Chad: Army Claims Victory Against Northern Rebels After Lengthy Battle

Areal view if Chad's capital Ndjamena (file photo).

Chad's military claimed victory on Sunday in its weeks-long battle with northern rebels that led to the death of President Idriss Déby on the battlefield.

However, the rebel group Front for Change and Concord in Chad (FACT) said it was not aware of an end to the fighting. The group "will comment when it has reliable and credible information," said a FACT spokesman.

The transitional military authorities have claimed in the past to have defeated the rebels - only for clashes to continue.

Crowds in the capital N'Djamena cheered on Sunday as soldiers returned from the front line in a column of tanks and armoured vehicles.

"The triumphant return of the army to the barracks today heralds the end of operations and Chad's victory," the army's Chief of the General Staff Abakar Abdelkerim Daoud told reporters.

At an army base in N'Djamena, dozens of captured rebels sat in the dirt, on display for the assembled press.

Chad's military claims victory over rebel group, displaying dozens of prisoners in N'Djamena https://t.co/9pbrQBOw2k pic.twitter.com/OdxP5S53CH

Tear gas

FACT fighters crossed the border from Libya in April to take a stand against Déby, whose 30-year rule they opposed.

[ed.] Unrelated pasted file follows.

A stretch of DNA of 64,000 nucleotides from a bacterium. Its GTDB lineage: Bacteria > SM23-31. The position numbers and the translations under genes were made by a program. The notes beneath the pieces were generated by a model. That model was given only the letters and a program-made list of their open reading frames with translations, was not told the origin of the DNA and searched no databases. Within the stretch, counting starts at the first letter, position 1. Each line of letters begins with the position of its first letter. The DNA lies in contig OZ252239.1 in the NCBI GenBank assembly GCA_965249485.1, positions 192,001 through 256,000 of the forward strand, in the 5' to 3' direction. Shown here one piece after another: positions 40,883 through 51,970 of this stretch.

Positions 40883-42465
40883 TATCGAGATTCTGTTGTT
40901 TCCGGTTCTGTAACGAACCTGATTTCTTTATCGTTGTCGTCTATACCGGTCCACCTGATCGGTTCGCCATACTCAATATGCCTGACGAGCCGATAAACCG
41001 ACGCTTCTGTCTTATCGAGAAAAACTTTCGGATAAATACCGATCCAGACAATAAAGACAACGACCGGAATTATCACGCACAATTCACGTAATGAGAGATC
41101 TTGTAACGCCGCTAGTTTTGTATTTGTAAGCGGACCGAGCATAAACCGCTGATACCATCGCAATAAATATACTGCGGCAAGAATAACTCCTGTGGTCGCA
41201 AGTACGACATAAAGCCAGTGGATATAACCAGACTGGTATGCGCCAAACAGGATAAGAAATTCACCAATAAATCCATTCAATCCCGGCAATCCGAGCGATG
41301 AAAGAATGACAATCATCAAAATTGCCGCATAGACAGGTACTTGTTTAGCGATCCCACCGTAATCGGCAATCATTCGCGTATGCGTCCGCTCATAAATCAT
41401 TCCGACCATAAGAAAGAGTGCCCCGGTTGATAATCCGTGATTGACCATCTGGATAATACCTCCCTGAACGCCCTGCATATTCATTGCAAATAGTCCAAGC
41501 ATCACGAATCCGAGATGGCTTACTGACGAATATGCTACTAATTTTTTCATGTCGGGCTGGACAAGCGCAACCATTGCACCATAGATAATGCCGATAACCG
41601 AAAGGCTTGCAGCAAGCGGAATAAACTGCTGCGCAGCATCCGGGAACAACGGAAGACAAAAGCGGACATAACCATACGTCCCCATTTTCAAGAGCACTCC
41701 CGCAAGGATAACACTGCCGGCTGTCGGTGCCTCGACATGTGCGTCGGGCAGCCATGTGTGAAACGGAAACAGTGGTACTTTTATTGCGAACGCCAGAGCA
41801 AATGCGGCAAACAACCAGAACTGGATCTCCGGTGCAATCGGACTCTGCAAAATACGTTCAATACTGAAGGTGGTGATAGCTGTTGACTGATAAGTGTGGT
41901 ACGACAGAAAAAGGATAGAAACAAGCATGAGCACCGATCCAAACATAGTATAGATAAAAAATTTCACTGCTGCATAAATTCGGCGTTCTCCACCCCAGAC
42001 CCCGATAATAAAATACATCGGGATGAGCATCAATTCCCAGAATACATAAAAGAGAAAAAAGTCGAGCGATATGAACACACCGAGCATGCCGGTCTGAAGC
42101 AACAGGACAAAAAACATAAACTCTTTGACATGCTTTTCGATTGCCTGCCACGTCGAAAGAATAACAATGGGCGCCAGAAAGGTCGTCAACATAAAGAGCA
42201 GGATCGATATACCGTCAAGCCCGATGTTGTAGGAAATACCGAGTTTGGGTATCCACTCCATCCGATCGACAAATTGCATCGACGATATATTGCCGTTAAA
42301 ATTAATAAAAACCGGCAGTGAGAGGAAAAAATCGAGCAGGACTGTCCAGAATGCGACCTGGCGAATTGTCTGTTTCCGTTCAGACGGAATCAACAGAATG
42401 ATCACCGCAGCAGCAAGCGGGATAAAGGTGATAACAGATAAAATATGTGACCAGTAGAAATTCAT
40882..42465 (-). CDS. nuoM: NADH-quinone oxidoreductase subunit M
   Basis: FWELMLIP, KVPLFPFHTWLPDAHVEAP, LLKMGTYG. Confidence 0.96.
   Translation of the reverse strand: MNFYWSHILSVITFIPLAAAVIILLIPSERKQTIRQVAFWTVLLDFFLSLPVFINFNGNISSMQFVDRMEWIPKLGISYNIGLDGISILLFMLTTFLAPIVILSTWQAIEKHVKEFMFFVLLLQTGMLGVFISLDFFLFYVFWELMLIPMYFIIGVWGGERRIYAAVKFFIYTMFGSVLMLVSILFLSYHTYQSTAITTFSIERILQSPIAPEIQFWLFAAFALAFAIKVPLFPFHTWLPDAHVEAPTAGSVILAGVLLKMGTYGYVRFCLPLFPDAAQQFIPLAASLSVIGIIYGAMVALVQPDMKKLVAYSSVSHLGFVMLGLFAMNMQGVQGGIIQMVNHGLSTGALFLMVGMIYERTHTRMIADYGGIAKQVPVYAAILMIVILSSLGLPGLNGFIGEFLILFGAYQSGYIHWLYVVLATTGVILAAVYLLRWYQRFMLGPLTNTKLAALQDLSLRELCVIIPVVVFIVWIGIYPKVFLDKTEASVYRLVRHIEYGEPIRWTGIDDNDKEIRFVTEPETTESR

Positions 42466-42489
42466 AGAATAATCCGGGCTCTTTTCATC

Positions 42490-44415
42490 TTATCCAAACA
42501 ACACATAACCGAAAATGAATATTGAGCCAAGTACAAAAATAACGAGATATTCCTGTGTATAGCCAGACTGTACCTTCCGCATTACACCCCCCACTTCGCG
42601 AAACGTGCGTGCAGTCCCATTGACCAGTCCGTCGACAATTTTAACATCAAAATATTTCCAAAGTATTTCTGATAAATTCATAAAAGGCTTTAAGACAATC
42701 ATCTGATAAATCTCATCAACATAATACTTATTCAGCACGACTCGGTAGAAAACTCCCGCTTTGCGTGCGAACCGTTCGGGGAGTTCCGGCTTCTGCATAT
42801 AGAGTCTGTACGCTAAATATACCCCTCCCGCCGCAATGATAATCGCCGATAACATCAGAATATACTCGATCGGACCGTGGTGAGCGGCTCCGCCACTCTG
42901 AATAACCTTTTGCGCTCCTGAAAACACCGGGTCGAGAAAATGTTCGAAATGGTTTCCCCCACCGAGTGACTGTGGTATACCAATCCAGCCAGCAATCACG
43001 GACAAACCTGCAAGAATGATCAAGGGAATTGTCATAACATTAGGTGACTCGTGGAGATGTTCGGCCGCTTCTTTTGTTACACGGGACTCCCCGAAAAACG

His subsequent death while visiting troops plunged the country into crisis.

On Saturday, security forces fired tear gas to disperse a protest against the ruling military council. The council, led by Déby's son Mahamat Idriss Itno, seized power after Deby's death, promising to oversee an 18-month transition to elections.

Opposition politicians and civil society have denounced the takeover as a coup and called for supporters to take to the streets. At least five people were killed during a protest on 27 April.

Opposition protest postponed

Opponents had planned a further protest on Sunday but postponed it, fearing the authorities might use violence to suppress it, prominent human rights activist Mahamat Nour Ibedou told Reuters.

The military council had given permission for a protest on Sunday.

Former colonial ruler France, which has a military presence in Chad and was a long-term backer of Deby, initially signalled its strong support for the council but has since called for a civilian national unity government.

Chad is a key power in central Africa and a longtime Western ally against Islamist militants across the Sahel region.

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